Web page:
“Work. Got the new Sparks and Roxy Music LP’s – both great. Nig came round in evening and we went down the Clock. Got quite pi–ed”
What a great day! Two important albums added to my burgeoning collection then drinking until drunk in the evening!
Sparks’ Indiscreet – with it’s bizarre cover (where DID they get a scrap plane from?) – is perhaps my favourite of their output as it is crammed full of some fabulous memorable songs. Here’s a few highlights…
Things kick off in grand style with the military two-step of “Hospitality On Parade“, Ron Mael’s sly dig at America’s independence and its later obsession for mass consumerism. For me, this has always represented one of THE weirdest album openers I have ever heard but it does set out the table for the feast of great songs that follow it.
“Without Using Hands” carries the refrain “Oh, what a lovely city, city, city, city”, referring to Paris, and is a snappy little number if somewhat bizarre in lyrical content, mixing as it does certain ‘sexual favours’ with that of someone’s personal disability following a terrorist attack. No, I am not making that up.
“Get In The Swing” was the second big hit single off the album. A real cracker of a pop song it was too!
“Under The Table With Her” is beautiful. It would appear to the be the tale of two dogs hiding underneath a banquet table at a fancy-schmancy gathering of bigwigs. The strings are so crisp and becoming it suckers you in just long enough to spit you out with a premature finish.
“How Are You Getting Home?” is another Ron Mael ode to ‘getting some’, in this case from a girl he’s met at a party to whom he want to give a ride to. In every sense of the phrase.
“Tits” is as close to a drinking song as you’ll ever get from the Mael brothers. Apparently set in a bar it tells the tale of two beer buddies slowly getting drunk with one of them complaining that his wife’s …erm… breasts are now for the sole pleasure of his new-born child. Motto: May as well get drunk instead!
“Looks, Looks, Looks” was the biggie, the single which sent sales of the album soaring. The single reached #26 in the singles chart, whilst the album eventually peaked at number 18 in the album chart.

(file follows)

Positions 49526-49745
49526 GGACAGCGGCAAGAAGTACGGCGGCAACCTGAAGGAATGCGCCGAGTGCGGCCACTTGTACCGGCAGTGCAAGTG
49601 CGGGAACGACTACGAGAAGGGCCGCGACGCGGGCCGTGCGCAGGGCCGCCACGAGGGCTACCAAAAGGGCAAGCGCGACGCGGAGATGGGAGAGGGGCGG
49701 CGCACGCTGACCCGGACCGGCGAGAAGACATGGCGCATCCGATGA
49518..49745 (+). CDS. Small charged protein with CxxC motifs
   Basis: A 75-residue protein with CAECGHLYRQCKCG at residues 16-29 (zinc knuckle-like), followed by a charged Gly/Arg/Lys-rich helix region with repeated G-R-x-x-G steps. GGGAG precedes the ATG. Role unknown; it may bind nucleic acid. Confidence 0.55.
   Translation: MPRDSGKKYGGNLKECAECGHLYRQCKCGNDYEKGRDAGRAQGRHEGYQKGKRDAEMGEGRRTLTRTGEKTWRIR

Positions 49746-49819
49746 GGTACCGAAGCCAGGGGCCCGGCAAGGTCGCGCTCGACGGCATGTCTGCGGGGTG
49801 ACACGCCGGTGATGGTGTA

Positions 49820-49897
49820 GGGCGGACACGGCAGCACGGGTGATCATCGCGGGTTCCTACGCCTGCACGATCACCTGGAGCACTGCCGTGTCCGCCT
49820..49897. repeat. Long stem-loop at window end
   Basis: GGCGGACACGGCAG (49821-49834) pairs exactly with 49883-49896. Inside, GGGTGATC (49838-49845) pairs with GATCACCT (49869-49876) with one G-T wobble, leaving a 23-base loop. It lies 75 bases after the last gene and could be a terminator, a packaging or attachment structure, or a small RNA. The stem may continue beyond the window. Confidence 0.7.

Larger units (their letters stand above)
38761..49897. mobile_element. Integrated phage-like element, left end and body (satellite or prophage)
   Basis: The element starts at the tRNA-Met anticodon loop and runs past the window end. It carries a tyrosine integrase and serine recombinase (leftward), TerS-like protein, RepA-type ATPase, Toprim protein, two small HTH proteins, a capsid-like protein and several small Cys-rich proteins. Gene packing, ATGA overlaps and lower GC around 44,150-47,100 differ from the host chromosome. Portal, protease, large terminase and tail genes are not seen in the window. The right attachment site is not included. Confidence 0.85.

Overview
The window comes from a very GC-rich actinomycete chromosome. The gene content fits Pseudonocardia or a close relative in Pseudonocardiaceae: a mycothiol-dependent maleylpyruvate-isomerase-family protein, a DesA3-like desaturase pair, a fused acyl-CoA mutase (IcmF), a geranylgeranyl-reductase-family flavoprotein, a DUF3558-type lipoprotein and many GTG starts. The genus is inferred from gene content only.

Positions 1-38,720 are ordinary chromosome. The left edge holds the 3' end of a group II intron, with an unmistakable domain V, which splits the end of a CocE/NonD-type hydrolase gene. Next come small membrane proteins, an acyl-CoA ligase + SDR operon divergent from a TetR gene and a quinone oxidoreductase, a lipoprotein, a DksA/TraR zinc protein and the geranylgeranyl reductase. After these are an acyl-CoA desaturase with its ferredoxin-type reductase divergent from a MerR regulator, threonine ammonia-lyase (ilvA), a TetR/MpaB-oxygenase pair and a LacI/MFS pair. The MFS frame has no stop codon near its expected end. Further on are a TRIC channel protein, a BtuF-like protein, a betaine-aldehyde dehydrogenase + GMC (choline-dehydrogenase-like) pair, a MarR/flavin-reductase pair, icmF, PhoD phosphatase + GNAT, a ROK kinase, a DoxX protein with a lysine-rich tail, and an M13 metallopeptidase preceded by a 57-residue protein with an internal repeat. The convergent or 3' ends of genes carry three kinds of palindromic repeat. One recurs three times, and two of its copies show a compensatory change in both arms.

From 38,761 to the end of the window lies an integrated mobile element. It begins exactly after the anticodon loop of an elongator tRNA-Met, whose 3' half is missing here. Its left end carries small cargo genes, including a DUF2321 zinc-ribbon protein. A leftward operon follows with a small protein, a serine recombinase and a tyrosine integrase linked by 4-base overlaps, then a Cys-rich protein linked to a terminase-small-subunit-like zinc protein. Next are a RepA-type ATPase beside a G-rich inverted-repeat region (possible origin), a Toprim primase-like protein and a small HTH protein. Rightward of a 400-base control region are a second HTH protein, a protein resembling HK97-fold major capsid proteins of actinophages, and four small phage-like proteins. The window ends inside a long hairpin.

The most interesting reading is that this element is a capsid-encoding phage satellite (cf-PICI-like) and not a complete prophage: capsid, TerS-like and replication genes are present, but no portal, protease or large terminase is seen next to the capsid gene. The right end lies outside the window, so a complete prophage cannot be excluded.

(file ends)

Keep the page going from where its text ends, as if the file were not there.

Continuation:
Roxy Music’s “Siren” was – as far as I am concerned – the last of what I consider to be their ‘classic output’. (For me, 1979’s “Manifesto” represented the beginning of the end of Bryan Ferry’s songwriting skills).
It’s a bit hodge-podgy and not helped by the presence of Ferry’s then- girlfriend Jerry Hall gracing the cover. I never, ever thought her to be attractive and certainly not a patch on previous Roxy cover girls like Marilyn Cole or Kari-Ann Muller.
I have waxed lyrically about the album’s opener “Love is the Drug” before, and I maintain that it is one of THE finest album openers of all time.
“End of the Line” features some nice violin and slide guitar but is a little too ‘ploddy’ for my liking, plus Ferry’s vocals are double-tracked somehow making the sentiment of the lyrics diluted.
“Sentimental Fool” finds Ferry trying a little bit too hard to emulate the ‘noisescape’ pioneered by Brian Eno on the debut album, the song itself taking forever to get going and turn itself into anything melodic. And then when it does it’s… well, disappointing.
Side One’s closer “Whirlwind” is MUCH more like it. Loud, bouncy and fun, Ferry’s quirky vocal stylings to the fore.
Side Two kicks off with “She Sells“. Actually it’s more of a mis-kick. It sounds very weak until Andy Mackay’s sax kicks in to liven things up.
“Could it Happen to Me” feels like another sloppily-written song, pre-dating the whole ‘coffee table’ sound Ferry would later become FAR too enthusiastic about.
Then – almost unexpectedly – along comes another corker.
“Both Ends Burning” feels like classic Roxy. And by classic I mean ‘first three albums Roxy’. Soaring sax, choppy guitars, bongos (yes bongos!) and Ferry’s lyrics all over the place and yet in the same place all at once. I love it… and there’s no wonder it was plucked as the follow-up single to “Love is the Drug”. It’s maybe the only other cut on the album that would have sounded good on the radio at the time. It reached a lowly #25 on the British chart, failing to even make an appearance on the Billboard chart across the pond.
The penultimate cut “Nightingale” is another clunker and doesn’t prepare you for the mighty “Just Another High” which brings the album to a close.
I’m not surprised that Roxy disbanded as soon as the tour support of “Siren” was completed. The album has three, maybe four, worthy tracks, the rest all sounding very limp. Still, four and half albums of classic rock music isn’t too bad is it?